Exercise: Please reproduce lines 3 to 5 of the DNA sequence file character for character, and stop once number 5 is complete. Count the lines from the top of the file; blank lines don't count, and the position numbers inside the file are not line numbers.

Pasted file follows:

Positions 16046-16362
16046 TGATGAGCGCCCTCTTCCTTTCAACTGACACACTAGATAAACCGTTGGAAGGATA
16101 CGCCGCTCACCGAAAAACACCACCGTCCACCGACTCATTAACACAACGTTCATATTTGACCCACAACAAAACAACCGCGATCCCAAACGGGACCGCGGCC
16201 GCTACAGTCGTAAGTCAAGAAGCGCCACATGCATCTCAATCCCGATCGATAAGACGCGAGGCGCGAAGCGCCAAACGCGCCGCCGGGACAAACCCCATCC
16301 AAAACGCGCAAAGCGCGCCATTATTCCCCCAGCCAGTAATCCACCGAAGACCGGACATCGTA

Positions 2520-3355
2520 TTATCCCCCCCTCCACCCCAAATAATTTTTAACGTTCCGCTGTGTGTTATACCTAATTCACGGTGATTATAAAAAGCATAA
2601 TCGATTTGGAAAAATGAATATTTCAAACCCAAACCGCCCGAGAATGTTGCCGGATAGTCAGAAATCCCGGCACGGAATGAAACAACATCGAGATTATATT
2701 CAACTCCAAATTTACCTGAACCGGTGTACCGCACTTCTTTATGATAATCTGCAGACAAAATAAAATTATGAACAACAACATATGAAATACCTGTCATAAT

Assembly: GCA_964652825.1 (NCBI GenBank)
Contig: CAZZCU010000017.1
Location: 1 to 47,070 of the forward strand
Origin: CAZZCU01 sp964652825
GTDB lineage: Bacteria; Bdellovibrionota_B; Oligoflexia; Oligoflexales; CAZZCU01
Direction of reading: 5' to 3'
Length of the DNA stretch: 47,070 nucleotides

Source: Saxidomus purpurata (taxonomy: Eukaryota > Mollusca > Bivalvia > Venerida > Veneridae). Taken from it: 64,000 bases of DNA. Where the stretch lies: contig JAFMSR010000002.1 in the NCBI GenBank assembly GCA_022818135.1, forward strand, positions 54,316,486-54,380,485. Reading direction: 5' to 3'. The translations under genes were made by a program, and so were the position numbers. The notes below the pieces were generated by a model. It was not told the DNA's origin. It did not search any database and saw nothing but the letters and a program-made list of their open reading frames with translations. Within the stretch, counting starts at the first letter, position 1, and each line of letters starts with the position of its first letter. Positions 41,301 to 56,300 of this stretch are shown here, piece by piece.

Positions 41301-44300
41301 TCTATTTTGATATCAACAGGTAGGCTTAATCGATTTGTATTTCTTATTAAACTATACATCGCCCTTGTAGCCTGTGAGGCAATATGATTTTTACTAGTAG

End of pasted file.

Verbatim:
16101 CGCCGCTCACCGAAAAACACCACCGTCCACCGACTCATTAACACAACGTTCATATTTGACCCACAACAAAACAACCGCGATCCCAAACGGGACCGCGGCC
16201 GCTACAGTCGTAAGTCAAGAAGCGCCACATGCATCTCAATCCCGATCGATAAGACGCGAGGCGCGAAGCGCCAAACGCGCCGCCGGGACAAACCCCATCC
16301 AAAACGCGCAAAGCGCGCCATTATTCCCCCAGCCAGTAATCCACCGAAGACCGGACATCGTA